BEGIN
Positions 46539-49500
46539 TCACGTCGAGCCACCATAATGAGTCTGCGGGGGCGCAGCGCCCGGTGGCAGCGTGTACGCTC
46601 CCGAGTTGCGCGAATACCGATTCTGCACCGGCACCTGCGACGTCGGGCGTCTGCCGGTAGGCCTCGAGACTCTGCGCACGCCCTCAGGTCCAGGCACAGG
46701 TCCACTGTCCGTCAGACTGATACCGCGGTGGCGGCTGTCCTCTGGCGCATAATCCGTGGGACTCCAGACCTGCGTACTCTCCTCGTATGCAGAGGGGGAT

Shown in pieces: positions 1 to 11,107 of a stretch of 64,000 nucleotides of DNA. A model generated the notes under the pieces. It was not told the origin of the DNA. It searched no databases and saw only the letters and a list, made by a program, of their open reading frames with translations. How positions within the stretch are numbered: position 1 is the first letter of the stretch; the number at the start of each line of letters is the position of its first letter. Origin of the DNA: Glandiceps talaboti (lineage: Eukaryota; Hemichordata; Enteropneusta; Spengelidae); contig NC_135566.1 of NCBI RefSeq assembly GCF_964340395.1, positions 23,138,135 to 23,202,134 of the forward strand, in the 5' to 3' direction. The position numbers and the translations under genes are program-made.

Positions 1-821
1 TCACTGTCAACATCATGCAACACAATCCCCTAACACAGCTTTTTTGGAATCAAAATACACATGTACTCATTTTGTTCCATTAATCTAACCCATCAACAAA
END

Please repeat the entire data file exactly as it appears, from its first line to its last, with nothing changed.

Positions 46539-49500
46539 TCACGTCGAGCCACCATAATGAGTCTGCGGGGGCGCAGCGCCCGGTGGCAGCGTGTACGCTC
46601 CCGAGTTGCGCGAATACCGATTCTGCACCGGCACCTGCGACGTCGGGCGTCTGCCGGTAGGCCTCGAGACTCTGCGCACGCCCTCAGGTCCAGGCACAGG
46701 TCCACTGTCCGTCAGACTGATACCGCGGTGGCGGCTGTCCTCTGGCGCATAATCCGTGGGACTCCAGACCTGCGTACTCTCCTCGTATGCAGAGGGGGAT

Shown in pieces: positions 1 to 11,107 of a stretch of 64,000 nucleotides of DNA. A model generated the notes under the pieces. It was not told the origin of the DNA. It searched no databases and saw only the letters and a list, made by a program, of their open reading frames with translations. How positions within the stretch are numbered: position 1 is the first letter of the stretch; the number at the start of each line of letters is the position of its first letter. Origin of the DNA: Glandiceps talaboti (lineage: Eukaryota; Hemichordata; Enteropneusta; Spengelidae); contig NC_135566.1 of NCBI RefSeq assembly GCF_964340395.1, positions 23,138,135 to 23,202,134 of the forward strand, in the 5' to 3' direction. The position numbers and the translations under genes are program-made.

Positions 1-821
1 TCACTGTCAACATCATGCAACACAATCCCCTAACACAGCTTTTTTGGAATCAAAATACACATGTACTCATTTTGTTCCATTAATCTAACCCATCAACAAA